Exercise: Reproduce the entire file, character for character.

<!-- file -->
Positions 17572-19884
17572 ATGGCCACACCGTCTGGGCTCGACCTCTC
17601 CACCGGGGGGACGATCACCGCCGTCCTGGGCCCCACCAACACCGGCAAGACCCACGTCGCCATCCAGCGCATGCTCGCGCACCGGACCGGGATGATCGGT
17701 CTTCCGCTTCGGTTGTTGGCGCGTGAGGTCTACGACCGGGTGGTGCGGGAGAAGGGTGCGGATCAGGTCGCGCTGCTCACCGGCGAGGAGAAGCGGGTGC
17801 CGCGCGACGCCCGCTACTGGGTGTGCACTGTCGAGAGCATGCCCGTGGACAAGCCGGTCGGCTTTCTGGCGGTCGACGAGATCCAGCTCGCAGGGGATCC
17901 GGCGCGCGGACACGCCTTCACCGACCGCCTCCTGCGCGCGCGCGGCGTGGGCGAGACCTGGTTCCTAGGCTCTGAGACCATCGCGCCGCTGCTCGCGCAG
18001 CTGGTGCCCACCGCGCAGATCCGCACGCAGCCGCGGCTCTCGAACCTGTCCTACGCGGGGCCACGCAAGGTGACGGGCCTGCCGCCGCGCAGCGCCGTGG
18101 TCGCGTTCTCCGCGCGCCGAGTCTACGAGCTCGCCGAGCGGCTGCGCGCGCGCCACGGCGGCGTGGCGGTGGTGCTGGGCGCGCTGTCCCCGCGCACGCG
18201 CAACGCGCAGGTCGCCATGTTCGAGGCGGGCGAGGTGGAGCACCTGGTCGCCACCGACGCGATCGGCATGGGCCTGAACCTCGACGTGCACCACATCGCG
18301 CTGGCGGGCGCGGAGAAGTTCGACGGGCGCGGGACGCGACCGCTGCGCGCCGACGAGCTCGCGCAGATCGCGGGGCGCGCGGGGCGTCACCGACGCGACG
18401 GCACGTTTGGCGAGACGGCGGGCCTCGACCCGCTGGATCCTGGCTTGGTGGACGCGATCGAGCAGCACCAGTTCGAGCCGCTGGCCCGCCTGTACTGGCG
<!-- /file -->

Positions 17572-19884
17572 ATGGCCACACCGTCTGGGCTCGACCTCTC
17601 CACCGGGGGGACGATCACCGCCGTCCTGGGCCCCACCAACACCGGCAAGACCCACGTCGCCATCCAGCGCATGCTCGCGCACCGGACCGGGATGATCGGT
17701 CTTCCGCTTCGGTTGTTGGCGCGTGAGGTCTACGACCGGGTGGTGCGGGAGAAGGGTGCGGATCAGGTCGCGCTGCTCACCGGCGAGGAGAAGCGGGTGC
17801 CGCGCGACGCCCGCTACTGGGTGTGCACTGTCGAGAGCATGCCCGTGGACAAGCCGGTCGGCTTTCTGGCGGTCGACGAGATCCAGCTCGCAGGGGATCC
17901 GGCGCGCGGACACGCCTTCACCGACCGCCTCCTGCGCGCGCGCGGCGTGGGCGAGACCTGGTTCCTAGGCTCTGAGACCATCGCGCCGCTGCTCGCGCAG
18001 CTGGTGCCCACCGCGCAGATCCGCACGCAGCCGCGGCTCTCGAACCTGTCCTACGCGGGGCCACGCAAGGTGACGGGCCTGCCGCCGCGCAGCGCCGTGG
18101 TCGCGTTCTCCGCGCGCCGAGTCTACGAGCTCGCCGAGCGGCTGCGCGCGCGCCACGGCGGCGTGGCGGTGGTGCTGGGCGCGCTGTCCCCGCGCACGCG
18201 CAACGCGCAGGTCGCCATGTTCGAGGCGGGCGAGGTGGAGCACCTGGTCGCCACCGACGCGATCGGCATGGGCCTGAACCTCGACGTGCACCACATCGCG
18301 CTGGCGGGCGCGGAGAAGTTCGACGGGCGCGGGACGCGACCGCTGCGCGCCGACGAGCTCGCGCAGATCGCGGGGCGCGCGGGGCGTCACCGACGCGACG
18401 GCACGTTTGGCGAGACGGCGGGCCTCGACCCGCTGGATCCTGGCTTGGTGGACGCGATCGAGCAGCACCAGTTCGAGCCGCTGGCCCGCCTGTACTGGCG